Treasury is considering a universal cap on income tax deductions that would apply to negative gearing as well as employment-related expenses such as self-education, transport, union fees and work-related clothing.
What is negative gearing
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What is negative gearing
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Arising out of the government's review into taxation, the proposal would abolish caps on specific expenses and replace them with an overall ceiling that would limit total deductions to a proportion of income or an indexed ceiling.
In Britain, which adopted the system in 2012, the ceiling is £50,000 or 25 per cent of income, whichever is the higher.
"It means there's an upper limit. If you set the ceiling high enough, 90 per cent of the population could be unaffected while the big claims would be knocked back," said Neil Warren, professor of taxation at the University of NSW.
Australia is unusual in imposing no total ceiling to the amount of deductions that can be claimed, meaning some claims exceed 100 per cent of income.
Tax Office statistics for 2012-13 show 55 of Australia's highest earners paid no income tax during that year. All earned at least $1 million and managed to write their taxable incomes down to below the $18,200 tax-free threshold.
Although most Australians claim only small deductions, Australians with multiple negatively geared properties are able to claim large proportions of their income.
While pledging to continue to allow negative gearing, Treasurer Scott Morrison told Parliament last week that the government was prepared to look at "areas where the system is being abused or areas where they are excessive".
Professor Warren said harsher rules applied in many of the countries to which Australia compared itself. The United States imposes a minimum tax rate below which deductions could not reduce tax, Canada allows only specifically leglislated deductions and New Zealand allows negative gearing, but not work-related deductions.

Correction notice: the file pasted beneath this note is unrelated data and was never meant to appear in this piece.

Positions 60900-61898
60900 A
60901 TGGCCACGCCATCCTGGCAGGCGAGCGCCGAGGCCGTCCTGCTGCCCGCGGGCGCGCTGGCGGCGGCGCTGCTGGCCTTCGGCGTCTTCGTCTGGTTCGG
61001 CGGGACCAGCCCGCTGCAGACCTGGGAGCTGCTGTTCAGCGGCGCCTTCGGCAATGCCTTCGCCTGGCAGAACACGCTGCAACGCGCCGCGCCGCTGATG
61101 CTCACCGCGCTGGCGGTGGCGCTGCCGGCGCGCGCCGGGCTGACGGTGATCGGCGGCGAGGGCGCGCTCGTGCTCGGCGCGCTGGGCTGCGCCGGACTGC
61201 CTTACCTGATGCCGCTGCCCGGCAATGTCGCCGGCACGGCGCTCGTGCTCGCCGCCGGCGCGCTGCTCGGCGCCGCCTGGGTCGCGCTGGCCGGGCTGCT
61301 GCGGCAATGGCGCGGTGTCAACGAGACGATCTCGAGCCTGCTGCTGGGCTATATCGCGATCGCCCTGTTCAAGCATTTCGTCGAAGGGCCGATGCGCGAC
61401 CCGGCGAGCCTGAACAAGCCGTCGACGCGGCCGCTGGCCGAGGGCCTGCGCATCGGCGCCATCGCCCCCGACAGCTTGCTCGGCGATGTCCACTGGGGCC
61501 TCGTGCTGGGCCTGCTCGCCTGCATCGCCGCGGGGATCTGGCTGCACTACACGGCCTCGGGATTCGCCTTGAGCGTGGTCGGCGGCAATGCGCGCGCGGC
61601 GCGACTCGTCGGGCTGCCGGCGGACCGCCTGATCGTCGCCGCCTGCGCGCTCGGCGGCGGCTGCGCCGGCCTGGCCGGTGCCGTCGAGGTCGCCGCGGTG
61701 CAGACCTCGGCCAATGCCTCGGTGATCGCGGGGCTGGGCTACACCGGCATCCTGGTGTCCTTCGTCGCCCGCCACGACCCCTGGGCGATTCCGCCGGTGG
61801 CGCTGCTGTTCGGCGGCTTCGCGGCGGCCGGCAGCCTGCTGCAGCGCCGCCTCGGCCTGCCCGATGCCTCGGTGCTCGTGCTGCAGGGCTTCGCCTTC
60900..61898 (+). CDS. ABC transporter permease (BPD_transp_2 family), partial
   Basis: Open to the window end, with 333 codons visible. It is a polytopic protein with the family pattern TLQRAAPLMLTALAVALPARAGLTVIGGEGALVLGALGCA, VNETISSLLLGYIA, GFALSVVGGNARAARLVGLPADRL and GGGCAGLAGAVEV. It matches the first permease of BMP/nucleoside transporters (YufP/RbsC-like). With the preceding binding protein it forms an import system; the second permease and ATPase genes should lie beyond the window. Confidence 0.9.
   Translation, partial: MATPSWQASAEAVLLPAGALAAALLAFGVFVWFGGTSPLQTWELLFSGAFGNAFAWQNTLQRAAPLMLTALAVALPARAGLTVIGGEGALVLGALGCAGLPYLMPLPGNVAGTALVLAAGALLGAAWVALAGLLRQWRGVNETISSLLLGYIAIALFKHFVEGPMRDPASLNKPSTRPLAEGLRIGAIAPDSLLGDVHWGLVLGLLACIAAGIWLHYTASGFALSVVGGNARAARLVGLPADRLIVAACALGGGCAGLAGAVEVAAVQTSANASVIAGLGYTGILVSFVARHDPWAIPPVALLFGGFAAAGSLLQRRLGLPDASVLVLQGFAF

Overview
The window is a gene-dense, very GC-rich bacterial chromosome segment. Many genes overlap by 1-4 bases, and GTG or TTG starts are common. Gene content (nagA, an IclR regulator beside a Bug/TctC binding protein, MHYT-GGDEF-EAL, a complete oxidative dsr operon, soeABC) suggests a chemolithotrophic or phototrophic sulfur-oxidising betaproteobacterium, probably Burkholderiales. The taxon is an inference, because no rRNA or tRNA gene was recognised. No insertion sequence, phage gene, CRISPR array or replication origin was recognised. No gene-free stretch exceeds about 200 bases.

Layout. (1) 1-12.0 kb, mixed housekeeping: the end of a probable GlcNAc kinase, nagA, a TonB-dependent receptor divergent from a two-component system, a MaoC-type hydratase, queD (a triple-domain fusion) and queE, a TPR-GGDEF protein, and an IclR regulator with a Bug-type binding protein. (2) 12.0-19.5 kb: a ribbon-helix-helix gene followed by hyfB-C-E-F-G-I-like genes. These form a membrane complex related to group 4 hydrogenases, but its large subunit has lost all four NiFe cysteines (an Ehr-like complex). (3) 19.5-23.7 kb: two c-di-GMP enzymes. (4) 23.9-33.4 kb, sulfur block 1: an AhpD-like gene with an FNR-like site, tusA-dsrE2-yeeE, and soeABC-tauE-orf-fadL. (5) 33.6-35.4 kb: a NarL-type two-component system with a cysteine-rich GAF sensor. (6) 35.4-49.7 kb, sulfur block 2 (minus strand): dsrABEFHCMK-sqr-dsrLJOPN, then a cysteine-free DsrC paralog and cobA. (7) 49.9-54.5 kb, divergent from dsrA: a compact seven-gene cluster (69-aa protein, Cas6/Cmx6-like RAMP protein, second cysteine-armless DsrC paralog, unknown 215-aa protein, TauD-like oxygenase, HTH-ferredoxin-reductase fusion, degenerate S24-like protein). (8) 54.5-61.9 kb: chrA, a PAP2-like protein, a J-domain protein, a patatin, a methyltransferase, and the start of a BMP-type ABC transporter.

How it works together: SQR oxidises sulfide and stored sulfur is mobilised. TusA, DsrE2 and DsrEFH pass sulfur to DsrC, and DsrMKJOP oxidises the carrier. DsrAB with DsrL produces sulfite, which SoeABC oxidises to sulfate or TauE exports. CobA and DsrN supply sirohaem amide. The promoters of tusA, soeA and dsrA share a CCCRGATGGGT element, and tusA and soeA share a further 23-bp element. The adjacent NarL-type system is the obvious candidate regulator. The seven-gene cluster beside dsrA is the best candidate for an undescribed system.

In a submission to the Parliament's inquiry into tax deductibility the Treasury pointed out that Britain much more tightly limited the type of claims that could be made. Rental losses could only be offset against other rental income. Work-related deductions had to be incurred by every holder of that form of employment.
"It is not enough that one employee, or a subset of employees, happens to incur the expense," the submission said.
Work-related deductions amounted to $19.8 billion in 2012-13. Rental interest deductions amounted to $22.5 billion. The cost is believed to have climbed since with the spread of electronic lodgement.
In a paper being considered by the Treasury, Professor Warren suggests Australia adopt Britain's model of applying a global limit to all deductions including those related to work, health, negative gearing, the cost of managing tax affairs and gifts and donations.
Figures from 2010-11 showed a cap of $50,000 or 25 per cent of income, whichever was the greater, would affect only 0.9 per cent of landlords and only 1.3 per cent of those incurring a rental loss. A lower cap of $12,500 would affect 9 per cent of landlords and 14 per cent of those incurring a loss.
Professor Warren said the level of the cap would be a political decision. The important thing was to wind back excesses without affecting most taxpayers' ability to claim deductions.